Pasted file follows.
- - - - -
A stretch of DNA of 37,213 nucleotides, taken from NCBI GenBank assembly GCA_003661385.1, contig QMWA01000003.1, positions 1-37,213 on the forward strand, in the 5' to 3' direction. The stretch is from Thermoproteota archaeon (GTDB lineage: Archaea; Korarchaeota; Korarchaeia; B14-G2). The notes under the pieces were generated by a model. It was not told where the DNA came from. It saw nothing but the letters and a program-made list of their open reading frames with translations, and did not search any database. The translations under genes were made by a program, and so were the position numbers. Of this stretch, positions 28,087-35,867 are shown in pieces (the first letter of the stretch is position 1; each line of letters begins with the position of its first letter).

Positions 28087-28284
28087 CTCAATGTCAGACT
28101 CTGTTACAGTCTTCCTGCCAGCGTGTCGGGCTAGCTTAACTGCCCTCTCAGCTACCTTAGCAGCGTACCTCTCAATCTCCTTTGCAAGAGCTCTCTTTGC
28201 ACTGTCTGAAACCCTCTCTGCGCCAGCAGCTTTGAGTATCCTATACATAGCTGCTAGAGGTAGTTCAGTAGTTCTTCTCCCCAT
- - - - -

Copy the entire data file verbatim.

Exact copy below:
A stretch of DNA of 37,213 nucleotides, taken from NCBI GenBank assembly GCA_003661385.1, contig QMWA01000003.1, positions 1-37,213 on the forward strand, in the 5' to 3' direction. The stretch is from Thermoproteota archaeon (GTDB lineage: Archaea; Korarchaeota; Korarchaeia; B14-G2). The notes under the pieces were generated by a model. It was not told where the DNA came from. It saw nothing but the letters and a program-made list of their open reading frames with translations, and did not search any database. The translations under genes were made by a program, and so were the position numbers. Of this stretch, positions 28,087-35,867 are shown in pieces (the first letter of the stretch is position 1; each line of letters begins with the position of its first letter).

Positions 28087-28284
28087 CTCAATGTCAGACT
28101 CTGTTACAGTCTTCCTGCCAGCGTGTCGGGCTAGCTTAACTGCCCTCTCAGCTACCTTAGCAGCGTACCTCTCAATCTCCTTTGCAAGAGCTCTCTTTGC
28201 ACTGTCTGAAACCCTCTCTGCGCCAGCAGCTTTGAGTATCCTATACATAGCTGCTAGAGGTAGTTCAGTAGTTCTTCTCCCCAT